Not quite 10 months old here, but the most recent picture I have

As we are coming up on her first year birthday, I see the toddler side of Georgia creeping out. Okay... its basically burst forth! She is taking many steps (but still prefers crawling for getting around), she is very interactive and mimics noises and sounds we make. She roars when wrestling with Dave and sings with me when I sing. She climbs the stairs at an amazing speed and knows (probably even more than I think) what I am saying. She even has begun to say a couple of words. See??? She's not a baby anymore!

She went through a phase of putting things in her mouth. 

Weight: right around 20 pounds
teeth count: 8 (almost 9)
clothing: mostly 12 month stuff. I've put almost everything else away. 

Looking at birds outside while eating blackberries

She is extremely active. I have nothing to compare her to, so I assume she is normal. She loves playing with toys. We try to get out of the house at least once a day, whether it is to the park or the library so that she has a change of scenery and can play with new toys or see new people.

at the park

Sleep: She is taking 2 naps a day, the first around 10 and the second around 1 or 2. She goes to bed around 7:30 and sleeps until 8 or so, waking 2-3 times to eat during the night. 


Georgia is very familiar with Skype. She's laughing at Daddy, while he was in Tanzania. 


Food: This is still something I need to figure out. Some days Georgia nurses extremely well, and other days she doesn't. I should probably put her on a more ridged schedule to see if that helps, but right now she nurses when she's grumpy - normally 2 or 3 times during the day, and 2 or 3 times at night and eats at meal times. I often give her a snack in the afternoons because she seems to need it. 


She still loves animals. She can now say "do" which is dog and "bi" which is bird. She has only done these a couple of times, but I'm pretty sure that's what she's trying to say. Our daily activities include looking for animals (out the window or on our walks).

She of course can say da-da and she says it all the time! Dave is absolutely in love with that ;-)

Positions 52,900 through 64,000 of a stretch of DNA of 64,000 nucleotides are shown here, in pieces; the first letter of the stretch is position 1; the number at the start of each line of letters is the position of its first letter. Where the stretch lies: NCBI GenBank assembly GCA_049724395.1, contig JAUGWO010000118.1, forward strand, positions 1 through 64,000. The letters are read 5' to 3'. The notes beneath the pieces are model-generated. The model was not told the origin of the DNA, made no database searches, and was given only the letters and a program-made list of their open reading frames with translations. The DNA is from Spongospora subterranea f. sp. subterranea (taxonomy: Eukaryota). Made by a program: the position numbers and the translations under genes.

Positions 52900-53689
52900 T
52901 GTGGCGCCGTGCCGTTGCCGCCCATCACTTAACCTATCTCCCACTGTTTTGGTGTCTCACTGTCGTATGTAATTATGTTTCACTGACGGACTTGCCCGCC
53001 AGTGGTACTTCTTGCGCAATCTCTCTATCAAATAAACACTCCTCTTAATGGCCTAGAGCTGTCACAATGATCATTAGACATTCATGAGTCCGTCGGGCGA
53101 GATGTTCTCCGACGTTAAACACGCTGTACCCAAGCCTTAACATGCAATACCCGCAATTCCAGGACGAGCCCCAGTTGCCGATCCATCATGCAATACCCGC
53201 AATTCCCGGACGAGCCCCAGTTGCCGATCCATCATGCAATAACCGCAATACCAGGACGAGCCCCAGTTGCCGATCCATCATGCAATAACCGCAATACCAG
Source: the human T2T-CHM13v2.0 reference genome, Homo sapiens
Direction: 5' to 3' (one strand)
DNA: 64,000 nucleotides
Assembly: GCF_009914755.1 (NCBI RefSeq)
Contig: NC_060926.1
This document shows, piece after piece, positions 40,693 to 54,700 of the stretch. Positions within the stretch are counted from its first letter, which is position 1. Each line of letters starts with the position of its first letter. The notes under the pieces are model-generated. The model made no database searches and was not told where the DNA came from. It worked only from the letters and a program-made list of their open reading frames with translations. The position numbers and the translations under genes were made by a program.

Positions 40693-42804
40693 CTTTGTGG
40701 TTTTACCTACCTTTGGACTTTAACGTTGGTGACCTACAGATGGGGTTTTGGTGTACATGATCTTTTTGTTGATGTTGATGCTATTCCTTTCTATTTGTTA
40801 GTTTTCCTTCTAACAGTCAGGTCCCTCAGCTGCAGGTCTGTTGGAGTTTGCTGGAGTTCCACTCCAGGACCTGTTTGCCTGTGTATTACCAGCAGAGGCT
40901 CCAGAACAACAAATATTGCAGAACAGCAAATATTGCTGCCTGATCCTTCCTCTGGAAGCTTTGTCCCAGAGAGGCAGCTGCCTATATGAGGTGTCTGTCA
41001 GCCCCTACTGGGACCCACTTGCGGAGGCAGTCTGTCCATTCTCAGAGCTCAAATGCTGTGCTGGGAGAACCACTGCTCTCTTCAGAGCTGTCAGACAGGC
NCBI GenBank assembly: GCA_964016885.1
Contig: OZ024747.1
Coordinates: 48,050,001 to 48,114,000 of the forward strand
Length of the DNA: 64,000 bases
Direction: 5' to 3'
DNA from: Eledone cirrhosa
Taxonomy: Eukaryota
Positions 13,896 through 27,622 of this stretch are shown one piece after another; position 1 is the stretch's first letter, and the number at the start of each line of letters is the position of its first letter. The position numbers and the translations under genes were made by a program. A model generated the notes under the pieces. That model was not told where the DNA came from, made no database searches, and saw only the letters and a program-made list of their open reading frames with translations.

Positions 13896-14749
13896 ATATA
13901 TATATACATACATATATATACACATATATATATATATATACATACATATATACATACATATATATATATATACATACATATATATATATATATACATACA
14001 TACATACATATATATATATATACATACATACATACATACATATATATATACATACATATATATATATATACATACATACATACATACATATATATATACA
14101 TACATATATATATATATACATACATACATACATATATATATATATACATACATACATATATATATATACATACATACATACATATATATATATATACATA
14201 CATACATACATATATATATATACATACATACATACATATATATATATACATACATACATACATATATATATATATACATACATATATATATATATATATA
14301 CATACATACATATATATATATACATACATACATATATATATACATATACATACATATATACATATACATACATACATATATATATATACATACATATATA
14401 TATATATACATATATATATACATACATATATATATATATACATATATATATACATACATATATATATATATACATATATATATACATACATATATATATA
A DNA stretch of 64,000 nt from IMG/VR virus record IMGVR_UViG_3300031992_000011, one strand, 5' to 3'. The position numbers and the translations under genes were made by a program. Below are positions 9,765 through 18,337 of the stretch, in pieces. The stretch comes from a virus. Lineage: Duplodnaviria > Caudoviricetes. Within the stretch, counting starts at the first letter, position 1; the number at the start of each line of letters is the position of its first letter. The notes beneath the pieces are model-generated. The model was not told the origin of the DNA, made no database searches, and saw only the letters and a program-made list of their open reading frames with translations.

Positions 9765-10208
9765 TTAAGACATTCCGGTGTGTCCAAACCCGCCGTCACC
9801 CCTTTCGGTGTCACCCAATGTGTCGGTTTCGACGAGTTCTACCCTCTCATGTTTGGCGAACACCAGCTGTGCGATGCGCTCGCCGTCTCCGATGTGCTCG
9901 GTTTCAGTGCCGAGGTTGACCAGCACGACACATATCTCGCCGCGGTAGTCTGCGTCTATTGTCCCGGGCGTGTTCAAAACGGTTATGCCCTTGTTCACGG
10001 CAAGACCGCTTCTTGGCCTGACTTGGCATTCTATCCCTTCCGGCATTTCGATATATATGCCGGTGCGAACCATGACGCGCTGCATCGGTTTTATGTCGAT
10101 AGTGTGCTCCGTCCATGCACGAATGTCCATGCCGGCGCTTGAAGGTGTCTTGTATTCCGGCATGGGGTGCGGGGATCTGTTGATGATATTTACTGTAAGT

She is starting to use her hands more. She can wave goodbye and hello, and when you tell her to dance, she waves both hands in the air. We've only done a couple sign language signs, but she can sign "milk" (and oddly enough does it all the time, whether she wants it, or not!) and has just started signing "all done" at the end of the meal (but only after I do it first).

Tuesday, September 20, 2011

California, Part 2

Kyle, Devany & Kyanne came to visit us
Seeing that it is September, I should hurry and get this post out before it is even more outdated! During our week in California, we got to see so many wonderful people! Like I said previously, we had a party for all the Wallace clan, and it was so good to see them and to have all the great-grandchildren together.
Georgia's first time at the beach - she loved it!

Dave and Georgia and I went to our small group, at Paul's house (congrats for being a new home-owner!) From Sunday through Friday, we stayed down at Newport Beach and it was amazing! The weather was perfect and it was so relaxing. Here's some pictures from the week at the beach house.

Georgia helped Grandpa shave...

Georgia helping Matt win his game
We had a lot of great family time, relaxing and enjoying the sun and surf. Dave and I think that the beach is one of our favorite places on earth, so it was great to be able to spend a week there (and with family, too!).
Practicing their parenting skills ;-) This could be them in a year or two! (and yes, Georgia would love having cousins!!)
Aunt Linda and Uncle Craig came to visit one evening!
I had a lot of time to take photos (lots, and lots of photos!)

It was fun to see our first baby - French Fry! Georgia just loved her, too. 

Sunday, September 18, 2011